The question of authority in the Christian blogosphere has been an interesting one for me to follow as an ordained Minister of Word and Sacrament. Through ordination, my denomination (acting through the Classis, a regional governing body) confirmed that Christ was calling me to serve in ministry. In the act of the laying on of hands, the body of people around me said “Yes” to my ministry. They empowered me, and I submitted to their authority and discipline.
I am one who has been granted authority by an ecclesiastical body. As such, I am subject to their discipline as well. When I write things and post them online, I am very aware that I am not doing so as an independent person, but as one who has taken vows—both at ordination, and in my present congregation.
Tish Harrison Warren wrote about the lack of authority and accountability when it comes to online theological content, and, on the one hand, I resonated with her words. Authority and accountability are important to me. And yet, I have wondered what authority might look like in this digital world. Does it look like it used to? Can it look like it has in the past?
It is almost as though we are trying to figure out how to convert the analog authority structures of the church into digital structures that make more sense in today’s world.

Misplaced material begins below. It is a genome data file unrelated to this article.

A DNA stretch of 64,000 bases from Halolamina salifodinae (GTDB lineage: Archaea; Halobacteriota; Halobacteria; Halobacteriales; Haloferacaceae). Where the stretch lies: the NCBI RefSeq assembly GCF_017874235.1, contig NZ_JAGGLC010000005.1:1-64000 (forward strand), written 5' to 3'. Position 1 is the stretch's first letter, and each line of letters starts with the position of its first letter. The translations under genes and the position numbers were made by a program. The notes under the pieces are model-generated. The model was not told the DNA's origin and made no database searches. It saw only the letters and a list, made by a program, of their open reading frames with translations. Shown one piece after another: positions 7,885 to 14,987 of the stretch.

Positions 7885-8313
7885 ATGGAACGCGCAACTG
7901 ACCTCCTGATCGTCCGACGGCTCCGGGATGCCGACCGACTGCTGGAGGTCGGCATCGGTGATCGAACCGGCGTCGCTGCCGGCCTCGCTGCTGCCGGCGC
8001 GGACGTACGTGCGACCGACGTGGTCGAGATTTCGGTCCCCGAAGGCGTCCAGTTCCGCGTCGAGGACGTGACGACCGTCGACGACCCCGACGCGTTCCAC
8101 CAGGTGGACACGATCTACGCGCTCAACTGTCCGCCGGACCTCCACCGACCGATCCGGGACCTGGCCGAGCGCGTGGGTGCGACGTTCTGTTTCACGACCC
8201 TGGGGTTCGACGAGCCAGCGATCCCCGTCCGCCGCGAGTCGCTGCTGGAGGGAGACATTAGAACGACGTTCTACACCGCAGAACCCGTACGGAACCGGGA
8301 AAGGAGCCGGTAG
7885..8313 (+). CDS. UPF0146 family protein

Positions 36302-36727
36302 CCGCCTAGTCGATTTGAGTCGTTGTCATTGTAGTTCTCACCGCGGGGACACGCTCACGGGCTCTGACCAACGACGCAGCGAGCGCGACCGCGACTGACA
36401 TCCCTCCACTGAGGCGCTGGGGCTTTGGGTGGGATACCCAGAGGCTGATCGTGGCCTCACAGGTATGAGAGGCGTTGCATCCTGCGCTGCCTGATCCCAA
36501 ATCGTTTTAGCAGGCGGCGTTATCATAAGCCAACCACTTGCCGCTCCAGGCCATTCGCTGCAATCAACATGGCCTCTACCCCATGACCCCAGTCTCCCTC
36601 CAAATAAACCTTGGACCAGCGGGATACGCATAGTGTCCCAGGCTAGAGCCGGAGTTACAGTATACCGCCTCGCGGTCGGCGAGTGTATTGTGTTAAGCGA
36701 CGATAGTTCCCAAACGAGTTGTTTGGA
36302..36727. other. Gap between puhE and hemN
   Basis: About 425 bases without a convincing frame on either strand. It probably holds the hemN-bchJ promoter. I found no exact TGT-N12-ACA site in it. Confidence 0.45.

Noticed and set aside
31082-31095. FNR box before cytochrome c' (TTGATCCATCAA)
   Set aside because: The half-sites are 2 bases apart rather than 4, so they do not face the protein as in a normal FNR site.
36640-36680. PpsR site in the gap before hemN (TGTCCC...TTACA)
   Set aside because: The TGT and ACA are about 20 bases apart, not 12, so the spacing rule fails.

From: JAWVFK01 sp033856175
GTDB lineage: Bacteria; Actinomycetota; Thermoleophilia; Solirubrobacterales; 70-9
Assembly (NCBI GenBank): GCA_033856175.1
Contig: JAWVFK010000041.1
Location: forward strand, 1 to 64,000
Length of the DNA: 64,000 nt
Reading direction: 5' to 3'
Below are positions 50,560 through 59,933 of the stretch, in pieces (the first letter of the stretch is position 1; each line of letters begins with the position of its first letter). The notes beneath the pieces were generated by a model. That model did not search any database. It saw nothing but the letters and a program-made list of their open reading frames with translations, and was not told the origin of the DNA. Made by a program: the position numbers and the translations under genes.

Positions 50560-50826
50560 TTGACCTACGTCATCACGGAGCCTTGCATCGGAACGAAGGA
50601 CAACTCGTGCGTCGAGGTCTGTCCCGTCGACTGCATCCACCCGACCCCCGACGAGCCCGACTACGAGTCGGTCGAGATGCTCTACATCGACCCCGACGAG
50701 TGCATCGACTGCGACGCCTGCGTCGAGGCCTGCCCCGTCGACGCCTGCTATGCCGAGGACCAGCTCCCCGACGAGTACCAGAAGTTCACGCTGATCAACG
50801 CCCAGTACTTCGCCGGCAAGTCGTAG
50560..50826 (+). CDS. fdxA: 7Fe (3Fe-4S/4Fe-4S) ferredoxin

Before I get to that, I want to share a story from the history of the denomination that ordained me (Reformed Church in America)—a story which, I believe, sheds some light on this current conversation.
The Reformed Church in America (RCA) dealt with the question of authority in the church very early on in its history. In the early days, all ministers had to travel back to the Netherlands to receive their theological education and training. Over time, as that model became more challenging and strenuous to maintain, and as more churches were in need of ministers more quickly, theological institutions were developed in the United States to train and equip these Reformed folks for ministry.
Though it is an oversimplification of all that took place, allowing ministers to be trained outside of the Netherlands allowed for different ideas, different structures, and different institutions to develop to meet the needs of the church in a changing world. Whenever a governing body allows more latitude in training and structure, there are far-reaching consequences. A governing body which gives space for more options and more avenues is losing some control over the process. And, that loss of control changes the landscape of leadership, congregations, and even denominations.
Bloggers who blog without ecclesiastical authority—but with a very real kind of authority nonetheless—are a part of the changing landscape of leadership in the church of the 21st century. Though they have not submitted to ecclesiastical authority, they are being given authority to speak into the lives and spiritual journeys of countless people.
This change—like any other change—brings good and bad. It brings a sense of loss, as with all other change. It also brings opportunities.